Darts is ace and I've watched it most of my life. Ever since Keith Deller wiped the smart-arsed grin off Eric Bristow's face by chucking that 138 in to win the 1983 World Championships, I've been hooked. Have a look at it here...
The BDO World Championships is the traditional tournament and the more prestigious, even though the PDC splinter contest on Sky has the higher prize money and more players. Last night, the final was a great contest, great sport and a viewing spectacle matchable by little in terms of high drama.
I had a vested interest this year as Tony O'Shea had reached the final. I've known him a few years as he is a proud Stopfordian. He lives in Stockport still, for many years was the greenkeeper at one of the local golf clubs and is a Stockport County nut. I used to see him at the Edgeley Park bar after every home game when I was commentating there and got to know him well. His wife and sister frequently come to my club night and Tony himself turns up when he's not at a match - either football or darts, that is.
Tony took the first set against Ted Hankey but then conceded the next two and for ages couldn't quite bring the deficit back entirely - from 2-1 down it went to 3-1, then 3-2, then 4-2, then 4-3, then 5-3, then 5-4, then 6-4. Each time Tony pulled a set back, his opponent would then re-establish the two-set cushion. At 6-4, Ted needed just one more set for the title.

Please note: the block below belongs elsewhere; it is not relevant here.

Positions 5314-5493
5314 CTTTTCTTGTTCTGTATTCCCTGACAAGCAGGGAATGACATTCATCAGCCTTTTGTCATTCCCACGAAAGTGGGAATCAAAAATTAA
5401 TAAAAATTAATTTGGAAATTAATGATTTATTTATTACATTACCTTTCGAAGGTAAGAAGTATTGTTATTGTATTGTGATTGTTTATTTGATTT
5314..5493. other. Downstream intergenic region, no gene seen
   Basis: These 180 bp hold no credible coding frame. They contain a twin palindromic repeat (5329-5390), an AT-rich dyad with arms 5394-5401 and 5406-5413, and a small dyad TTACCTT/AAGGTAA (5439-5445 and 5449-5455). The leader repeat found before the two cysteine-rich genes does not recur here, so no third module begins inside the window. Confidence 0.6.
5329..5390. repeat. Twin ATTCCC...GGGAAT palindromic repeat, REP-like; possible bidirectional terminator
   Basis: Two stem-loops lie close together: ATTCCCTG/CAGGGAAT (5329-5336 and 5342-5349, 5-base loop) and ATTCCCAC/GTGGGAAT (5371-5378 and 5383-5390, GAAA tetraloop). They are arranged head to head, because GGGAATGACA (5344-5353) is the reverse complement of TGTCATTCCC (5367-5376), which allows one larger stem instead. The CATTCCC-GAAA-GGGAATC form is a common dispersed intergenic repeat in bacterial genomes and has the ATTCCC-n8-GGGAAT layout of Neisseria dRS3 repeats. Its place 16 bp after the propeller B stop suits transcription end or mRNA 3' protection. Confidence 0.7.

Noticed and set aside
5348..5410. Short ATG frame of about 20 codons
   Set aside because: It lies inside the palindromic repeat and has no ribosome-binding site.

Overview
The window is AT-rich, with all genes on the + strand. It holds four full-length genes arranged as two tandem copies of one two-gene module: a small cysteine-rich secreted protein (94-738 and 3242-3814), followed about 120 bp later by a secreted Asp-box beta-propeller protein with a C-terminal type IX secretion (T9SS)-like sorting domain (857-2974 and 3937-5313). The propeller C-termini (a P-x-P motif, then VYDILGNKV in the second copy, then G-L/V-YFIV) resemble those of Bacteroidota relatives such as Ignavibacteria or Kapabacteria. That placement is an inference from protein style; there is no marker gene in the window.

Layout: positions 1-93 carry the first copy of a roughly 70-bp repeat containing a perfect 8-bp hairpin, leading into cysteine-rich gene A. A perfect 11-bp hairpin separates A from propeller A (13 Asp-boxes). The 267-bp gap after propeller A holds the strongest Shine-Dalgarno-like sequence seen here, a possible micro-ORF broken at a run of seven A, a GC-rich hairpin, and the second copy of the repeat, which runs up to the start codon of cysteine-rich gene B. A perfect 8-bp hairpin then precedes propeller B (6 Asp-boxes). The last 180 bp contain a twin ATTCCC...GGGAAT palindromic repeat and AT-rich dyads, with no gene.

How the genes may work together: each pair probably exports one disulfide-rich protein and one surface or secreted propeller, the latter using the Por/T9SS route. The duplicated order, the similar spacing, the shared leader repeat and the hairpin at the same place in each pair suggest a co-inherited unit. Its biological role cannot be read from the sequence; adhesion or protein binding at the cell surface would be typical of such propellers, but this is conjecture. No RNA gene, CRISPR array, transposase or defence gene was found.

Then Ted missed everything he would have thrown for jam in his own garage. Simple singles which would have left him a double and out, plus the doubles themselves. each time he flunked and his nerve went, Tony would step in and clean up. He got it to 6-5 then, when he had no right to, managed to level up and force the decider.
Sadly, Tony had shot his bolt by this point and Ted won the deciding set and the title. Tony had to contend himself with the £30,000 runners-up cheque and the goodwill of the majority of the watching punters at the Lakeside. He conducted his post-game interview grinning and, as ever, had a County scarf draped round his neck and shouted "Blue Army!" as the broadcast ended.
Darts has its detractors, but you try playing 13 sets on such a big stage with so much at stake. These guys are athletic as far as their mental and emotional beings are concerned. The game tests your brainpower, your eyesight, your aim, your concentration, your nerve, the steadiness of your hand ... it has far more merit than its many scathers would ever wish to offer credit for. And it's so dramatic - so much can hinge or turn on the accuracy or otherwise of one single dart, and no game is ever truly over until the last dart hits its double. Players are always capable of pulling back a big deficit from a losing position - two years ago Martin Adams led Phill Nixon 6-0 in the final but ultimately only won it 7-6.
I would have loved to have seen Tony wander into the club next Saturday carrying the trophy. The reception he would have received would've been just ear-shattering. Still, he was as heroic as any winner and darts will be only the richer for it.